The kingfisher is a brightly-colored, broad-billed group of birds in the Alcedinidae family. There are over a hundred different species of kingfishers, which researchers divide into three different subfamilies.
The various kingfisher species live across much of the globe. As their name might suggest, kingfishers hunt for fish and other aquatic prey. Read on to learn about the kingfisher.
Description of the Kingfisher
Each species of kingfisher varies in color and size, though they are all quite similar in shape. They have stout bodies, large heads, and even larger bills. Their beaks are broad at the base and pointed at the end.
These birds range between four inches and a foot and a half in length. Kingfisher plumage is quite colorful, and many species of kingfishers are blue. Their feathers also come in orange, slate grey, white, cream, black, red, brown, yellow, pink, purple, and any combination of the above.
Interesting Facts About the Kingfisher
This group of birds is incredibly varied and unique. Learn more about some of the different amazing species of kingfishers below.
- Oriental Dwarf Kingfisher – As far as colorful kingfishers go, this species is tops. Oriental dwarf kingfishers are incredibly brightly-colored birds, and every feather is iridescent! Their bellies are bright yellow, their backs are orange, their wings are black and purple, and the tops of their heads are bright pink.
- Laughing Kookaburra – Laughing kookaburras are large, charismatic birds, and boy are they loud! This Australian species has an incredibly loud call, reminiscent of someone laughing raucously. Australian Aboriginal legend says that the call of the kookaburra is the alarm clock to light the sun each morning.
- Tuamoto Kingfisher – This kingfisher species lives on a single island in French Polynesia off the coast of South America. Researchers estimate that there are around 100 birds in the entire population. Because of this, the IUCN lists this species as Critically Endangered. Like many island species, feral cats pose a serious problem for the survival of this bird.
Habitat of the Kingfisher
These birds inhabit a wide range of ecosystems, and not all of them are based around foraging in aquatic regions. Though many kingfishers primarily hunt fish and similar creatures, these birds have a wide range of prey and hunting grounds.
The only habitats that these birds do not live in are extreme desert conditions (like the Sahara Desert in Africa) and polar ecosystems. They live along rivers, lakes, and streams, as well as in forests, mountains, woodlands, tropical rainforest, swamp, wetland, and more.
Distribution of the Kingfisher
These birds live on landmasses virtually worldwide, though they do not live in Antarctica. Their range extends from southern Canada through all of North America, Central America, and to the tip of South America.
They also live throughout much of Europe, save for Norway, Sweden, and Finland. Their range extends into the Middle East, but they are absent from severe desert regions and throughout most of northern Asia. They also live in Africa, Australia, and the surrounding islands.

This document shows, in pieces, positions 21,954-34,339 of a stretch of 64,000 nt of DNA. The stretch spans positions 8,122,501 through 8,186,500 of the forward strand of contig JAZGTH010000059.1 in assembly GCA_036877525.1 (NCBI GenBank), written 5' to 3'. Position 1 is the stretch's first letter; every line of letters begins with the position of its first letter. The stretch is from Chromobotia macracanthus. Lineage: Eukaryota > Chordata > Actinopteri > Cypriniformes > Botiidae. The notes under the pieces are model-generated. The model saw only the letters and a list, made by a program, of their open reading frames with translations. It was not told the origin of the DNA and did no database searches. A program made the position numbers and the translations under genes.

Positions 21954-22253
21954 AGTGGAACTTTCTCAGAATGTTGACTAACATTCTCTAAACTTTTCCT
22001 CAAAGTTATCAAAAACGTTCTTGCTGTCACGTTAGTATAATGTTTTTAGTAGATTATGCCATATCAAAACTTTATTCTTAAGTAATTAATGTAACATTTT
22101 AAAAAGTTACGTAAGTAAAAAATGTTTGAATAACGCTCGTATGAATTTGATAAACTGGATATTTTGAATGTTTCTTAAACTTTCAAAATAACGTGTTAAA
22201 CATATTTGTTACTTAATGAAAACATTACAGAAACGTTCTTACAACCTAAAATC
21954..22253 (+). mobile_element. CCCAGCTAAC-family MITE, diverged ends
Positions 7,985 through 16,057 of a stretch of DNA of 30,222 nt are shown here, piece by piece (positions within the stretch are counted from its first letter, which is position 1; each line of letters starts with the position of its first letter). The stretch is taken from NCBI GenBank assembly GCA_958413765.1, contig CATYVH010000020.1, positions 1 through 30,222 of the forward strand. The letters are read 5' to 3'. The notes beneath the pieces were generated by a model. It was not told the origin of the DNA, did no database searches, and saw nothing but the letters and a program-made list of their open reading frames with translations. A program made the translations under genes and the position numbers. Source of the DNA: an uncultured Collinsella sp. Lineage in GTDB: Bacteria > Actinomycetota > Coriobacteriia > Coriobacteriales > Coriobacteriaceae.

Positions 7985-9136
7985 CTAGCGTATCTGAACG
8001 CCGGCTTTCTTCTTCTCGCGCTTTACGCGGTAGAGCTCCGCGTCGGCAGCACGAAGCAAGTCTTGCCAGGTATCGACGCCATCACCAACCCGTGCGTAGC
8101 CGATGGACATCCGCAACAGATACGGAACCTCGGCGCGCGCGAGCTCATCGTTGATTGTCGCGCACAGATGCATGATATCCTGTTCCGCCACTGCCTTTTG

Diet of the Kingfisher
This group of birds hunts a wide variety of prey, though many feed primarily on aquatic animals. Most kingfishers, aquatic hunter or otherwise, find a perch with a good vantage point and search for prey from there.
Once they spot a likely meal, they swoop down and snatch it up before it even knows the kingfisher is there. Some of the different types of prey include fish, frogs, snails, worms, lizards, snakes, grasshoppers, spiders, shrimp, crabs, mice, and more.
Kingfisher and Human Interaction
With so many different species, the impact of human activity varies drastically from one kingfisher to another. Perhaps the most detrimental human activity is logging and other forms of habitat destruction.
Humans also pollute the waterways they hunt in, and accidentally poison them with pesticides. Several different species of kingfishers are in danger of extinction because of human activity.
Humans have not domesticated kingfishers in any way.
Does the Kingfisher Make a Good Pet
As a whole, kingfishers do not make good pets. They are wild birds, and most species are not tame or friendly in any way. In many places, it is illegal to own a kingfisher as a pet.
Zoological care differs greatly between species. Some species are aquatic and prefer living in enclosures with a variety of water bodies to forage in, while other species do not live near water sources at all.
They are all arboreal, or tree-dwelling, birds, so they need a variety of perches. Zookeepers feed them varied diets based on their natural prey, including small fish, shrimp, crayfish, frogs, worms, insects, small rodents, chicks, and more.
Behavior of the Kingfisher
Each species of kingfisher has slightly different social needs and behavior. Though some species live in small flocks, most kingfishers are solitary or live in mated pairs.
They are primarily territorial birds, and some species even defend their territory from just about any animal that enters it. Most species are active during the day, or diurnal, where they spend most of their time perched and watching carefully for prey.
Reproduction of the Kingfisher
Most kingfisher pairs continue breeding with the same partner for life. Their exact breeding behavior, including nesting site, clutch size, and incubation period, vary by species. For most species, the average clutch size ranges between three and six eggs.
The incubation period and duties vary from species to species. In most kingfisher species, the chicks begin learning to fly when they are between three weeks and two months old.